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TOWARDS A FRAMEWORK FOR INVOLVING

FINANCIAL INTERMEDIARIES IN MUNICIPAL


FINANCE PROJECTS

Kamran Khan
East Asia and Pacific Region
Infrastructure Department
Urban Sector Unit

Municipal Infrastructure Development and the


Financial Intermediary (FI) Model

1. Financial market development lags behind the demand for long-


term financing for municipal infrastructure development
2. Increasing pressure to provide municipal infrastructure
3. The promise of a specialized institution that can channel public
and/or private capital into municipal infrastructure development
4. Availability of an external source of long-term capital (ODA)
ƒ National and/or sub-national government budgets (decentralization)
ƒ The donors’ interest in the wholesaling approach

Numerous variations of FI models involving municipal


infrastructure have been implemented around the world
– FI programs are designed to meet the time-specific needs of a country
– Provision of technical assistance is an important part of FI programs
– Sound regulations / strategic planning are often the key to success

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Key Risks Associated with FI Models

• Policy Capture: Risk that the government may use


the FI for political objectives, e.g. directed credit of
subsidized loans which undermine financial viability
• Private Sector Crowding-Out: FIs often receive low-
cost capital and free technical assistance, and can
stop the private sector from entering the market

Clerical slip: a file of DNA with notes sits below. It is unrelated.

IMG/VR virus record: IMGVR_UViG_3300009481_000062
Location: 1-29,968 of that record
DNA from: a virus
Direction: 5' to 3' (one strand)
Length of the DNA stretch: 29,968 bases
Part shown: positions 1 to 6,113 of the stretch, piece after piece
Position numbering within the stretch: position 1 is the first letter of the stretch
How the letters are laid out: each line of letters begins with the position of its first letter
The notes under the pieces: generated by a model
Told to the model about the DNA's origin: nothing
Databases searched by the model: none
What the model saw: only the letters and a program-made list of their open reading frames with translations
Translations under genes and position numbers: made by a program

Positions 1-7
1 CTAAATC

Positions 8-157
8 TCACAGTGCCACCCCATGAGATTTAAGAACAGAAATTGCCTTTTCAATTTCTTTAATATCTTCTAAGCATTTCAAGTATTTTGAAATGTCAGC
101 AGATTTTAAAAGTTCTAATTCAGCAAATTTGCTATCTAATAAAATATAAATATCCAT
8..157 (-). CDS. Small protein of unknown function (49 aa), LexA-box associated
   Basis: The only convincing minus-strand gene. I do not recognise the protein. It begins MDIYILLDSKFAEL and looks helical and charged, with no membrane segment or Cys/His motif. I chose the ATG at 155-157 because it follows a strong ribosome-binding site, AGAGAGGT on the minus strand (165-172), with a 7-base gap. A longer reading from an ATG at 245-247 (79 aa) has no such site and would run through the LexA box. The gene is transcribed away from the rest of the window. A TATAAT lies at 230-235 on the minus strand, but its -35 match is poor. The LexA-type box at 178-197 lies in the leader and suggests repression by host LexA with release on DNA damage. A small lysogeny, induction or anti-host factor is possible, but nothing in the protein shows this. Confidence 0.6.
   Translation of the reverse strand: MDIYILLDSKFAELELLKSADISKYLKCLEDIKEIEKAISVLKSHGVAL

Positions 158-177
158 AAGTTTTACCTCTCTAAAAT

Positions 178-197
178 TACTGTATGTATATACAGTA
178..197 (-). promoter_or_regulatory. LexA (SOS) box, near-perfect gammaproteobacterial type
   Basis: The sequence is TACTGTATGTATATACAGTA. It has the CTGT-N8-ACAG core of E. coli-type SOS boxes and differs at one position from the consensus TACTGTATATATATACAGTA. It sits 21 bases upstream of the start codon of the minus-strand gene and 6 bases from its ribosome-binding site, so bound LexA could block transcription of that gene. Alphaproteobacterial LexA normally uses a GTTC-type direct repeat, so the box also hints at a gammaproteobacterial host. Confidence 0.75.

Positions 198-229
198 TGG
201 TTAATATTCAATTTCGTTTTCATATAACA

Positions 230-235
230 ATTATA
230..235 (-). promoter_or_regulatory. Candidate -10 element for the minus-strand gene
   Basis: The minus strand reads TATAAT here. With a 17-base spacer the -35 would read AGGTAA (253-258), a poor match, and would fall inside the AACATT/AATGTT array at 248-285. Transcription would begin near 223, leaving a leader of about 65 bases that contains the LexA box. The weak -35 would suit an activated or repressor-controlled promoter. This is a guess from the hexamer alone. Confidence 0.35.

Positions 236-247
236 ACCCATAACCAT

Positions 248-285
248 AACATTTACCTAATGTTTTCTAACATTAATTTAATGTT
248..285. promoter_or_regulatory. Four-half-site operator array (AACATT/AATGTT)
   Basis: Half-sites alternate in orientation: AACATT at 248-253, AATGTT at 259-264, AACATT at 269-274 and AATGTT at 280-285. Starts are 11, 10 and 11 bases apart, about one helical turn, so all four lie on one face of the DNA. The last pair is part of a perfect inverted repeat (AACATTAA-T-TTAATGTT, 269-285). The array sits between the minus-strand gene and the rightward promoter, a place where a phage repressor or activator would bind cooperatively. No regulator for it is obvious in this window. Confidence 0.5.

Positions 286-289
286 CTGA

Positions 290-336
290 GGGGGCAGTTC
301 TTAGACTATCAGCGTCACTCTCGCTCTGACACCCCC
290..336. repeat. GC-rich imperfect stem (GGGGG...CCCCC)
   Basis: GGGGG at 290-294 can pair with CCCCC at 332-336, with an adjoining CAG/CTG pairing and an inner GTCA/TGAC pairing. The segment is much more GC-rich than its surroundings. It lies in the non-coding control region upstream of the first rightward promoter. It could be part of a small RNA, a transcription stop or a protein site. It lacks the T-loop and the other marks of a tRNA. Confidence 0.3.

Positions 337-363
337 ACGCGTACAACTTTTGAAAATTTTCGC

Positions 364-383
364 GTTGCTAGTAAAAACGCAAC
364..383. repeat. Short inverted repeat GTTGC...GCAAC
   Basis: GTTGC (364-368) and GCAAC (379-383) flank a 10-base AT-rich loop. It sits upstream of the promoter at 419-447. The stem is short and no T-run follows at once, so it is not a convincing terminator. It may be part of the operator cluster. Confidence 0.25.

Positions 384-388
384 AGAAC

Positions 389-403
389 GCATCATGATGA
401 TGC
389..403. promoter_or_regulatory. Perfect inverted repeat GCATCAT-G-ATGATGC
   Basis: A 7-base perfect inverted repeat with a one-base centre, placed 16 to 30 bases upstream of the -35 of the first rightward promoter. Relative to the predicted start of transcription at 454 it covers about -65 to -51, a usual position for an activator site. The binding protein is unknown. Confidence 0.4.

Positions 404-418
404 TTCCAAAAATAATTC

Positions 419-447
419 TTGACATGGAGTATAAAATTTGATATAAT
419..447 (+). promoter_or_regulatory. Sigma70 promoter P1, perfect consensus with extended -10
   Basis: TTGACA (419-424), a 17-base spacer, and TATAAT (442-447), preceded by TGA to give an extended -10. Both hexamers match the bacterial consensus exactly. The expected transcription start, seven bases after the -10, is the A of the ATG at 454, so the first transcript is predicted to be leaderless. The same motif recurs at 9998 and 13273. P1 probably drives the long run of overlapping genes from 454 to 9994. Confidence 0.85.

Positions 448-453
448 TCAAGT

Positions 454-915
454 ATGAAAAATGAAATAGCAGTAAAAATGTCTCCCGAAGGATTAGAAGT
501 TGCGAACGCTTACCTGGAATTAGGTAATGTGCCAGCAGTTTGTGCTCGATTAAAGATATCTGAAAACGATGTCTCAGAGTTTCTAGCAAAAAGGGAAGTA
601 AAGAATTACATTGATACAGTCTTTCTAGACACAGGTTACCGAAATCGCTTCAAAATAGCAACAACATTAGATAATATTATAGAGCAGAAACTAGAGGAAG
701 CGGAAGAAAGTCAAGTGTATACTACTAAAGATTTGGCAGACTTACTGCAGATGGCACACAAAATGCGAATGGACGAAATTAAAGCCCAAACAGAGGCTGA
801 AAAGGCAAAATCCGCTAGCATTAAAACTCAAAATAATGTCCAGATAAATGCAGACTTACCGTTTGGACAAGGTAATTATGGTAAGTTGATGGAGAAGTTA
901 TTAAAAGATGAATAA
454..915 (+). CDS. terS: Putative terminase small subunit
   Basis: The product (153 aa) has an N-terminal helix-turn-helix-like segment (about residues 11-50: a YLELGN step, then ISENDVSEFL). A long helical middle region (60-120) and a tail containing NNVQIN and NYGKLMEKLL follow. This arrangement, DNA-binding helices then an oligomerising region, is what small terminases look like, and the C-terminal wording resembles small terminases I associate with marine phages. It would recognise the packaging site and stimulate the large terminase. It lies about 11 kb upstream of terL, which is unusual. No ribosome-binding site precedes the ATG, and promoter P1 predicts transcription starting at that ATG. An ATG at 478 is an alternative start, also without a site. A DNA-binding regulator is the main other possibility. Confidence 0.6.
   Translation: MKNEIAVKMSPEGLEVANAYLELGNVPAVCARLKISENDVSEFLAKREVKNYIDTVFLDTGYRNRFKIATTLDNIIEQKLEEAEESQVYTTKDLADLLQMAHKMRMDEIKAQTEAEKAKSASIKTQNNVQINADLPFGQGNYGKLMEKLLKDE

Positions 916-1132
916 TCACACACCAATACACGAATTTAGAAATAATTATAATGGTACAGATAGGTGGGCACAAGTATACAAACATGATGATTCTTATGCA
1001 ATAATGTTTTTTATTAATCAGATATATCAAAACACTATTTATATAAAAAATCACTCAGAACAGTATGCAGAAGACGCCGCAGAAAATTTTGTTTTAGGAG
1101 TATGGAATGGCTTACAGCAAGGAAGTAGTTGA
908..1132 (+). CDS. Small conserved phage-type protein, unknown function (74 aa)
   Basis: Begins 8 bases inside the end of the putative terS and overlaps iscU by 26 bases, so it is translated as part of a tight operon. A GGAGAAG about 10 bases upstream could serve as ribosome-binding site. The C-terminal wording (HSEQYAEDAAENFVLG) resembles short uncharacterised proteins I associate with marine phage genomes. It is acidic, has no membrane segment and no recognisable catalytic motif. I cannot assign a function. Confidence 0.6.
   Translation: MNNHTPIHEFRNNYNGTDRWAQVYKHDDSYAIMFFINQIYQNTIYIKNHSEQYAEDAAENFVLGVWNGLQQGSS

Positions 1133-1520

• Mismanagement: Over-capitalization and lack of
transparency can lead to mismanagement of funds
• Contingent Liability / Fiscal Risk: The implied
government guarantee of FIs’ market borrowings may
give rise to the “moral hazard” problem

Global Experiences with FI Models

Summary of Common Financial Intermediary (FI) Models for Municipal Infrastructure


Institution and Business Key Applicability
Country Model Features Considerations
Infrastructure Finance INCA makes sub-national loans, • Buy-back facility provides • Broad-based financial market with plenty of
Corporation of SA and buys-back similar debt from liquidity to the private market private banks lending to credit worthy sub-
(INCA), South Africa private lenders; extends • Extension of maturities nationals
maturity of refinanced debt increases affordability • Lack of long-term capital (market depth)
• Lack of liquidity a key bottleneck
Tamil Nadu Urban State (provincial) debt fund • Provision of specialized • State government credibility established to
Development Fund provides financing and financial assistance to public agencies in encourage private investment in the fund - not
(TNUDF), India structuring advice to public preparing projects replicated to date in other Indian states
entities; pools bonds for small • Private partners play a key role • Municipal bond benchmarks in place
issuers in fund management • Established private rating agency exists
Buy-back facility offers • Avoids project or borrower risk – • Banks interested in and comfortable with sub-
discounted take-out financing investments are backed by the nationals / project SPVs as borrowers
FINDETER, Columbia for private lenders who make Balance Sheet of participating • Lack of liquidity in the market
loans to sub-nationals / project banks
SPVs • Plenty of participating banks with sound financial
position / institutional capacity

Municipal Finance Long-term funds borrowing • No loan origination or • Establish market (appraisal standards,
Company (MUFIS), window for private lenders underwriting functions benchmarks, etc.) for top tier borrowers
Czech Republic making loans to sub-nationals • Focus on middle / low tier •Lack of long-term capital (market depth)
and project SPVs borrowers • Plenty of participating banks with sound financial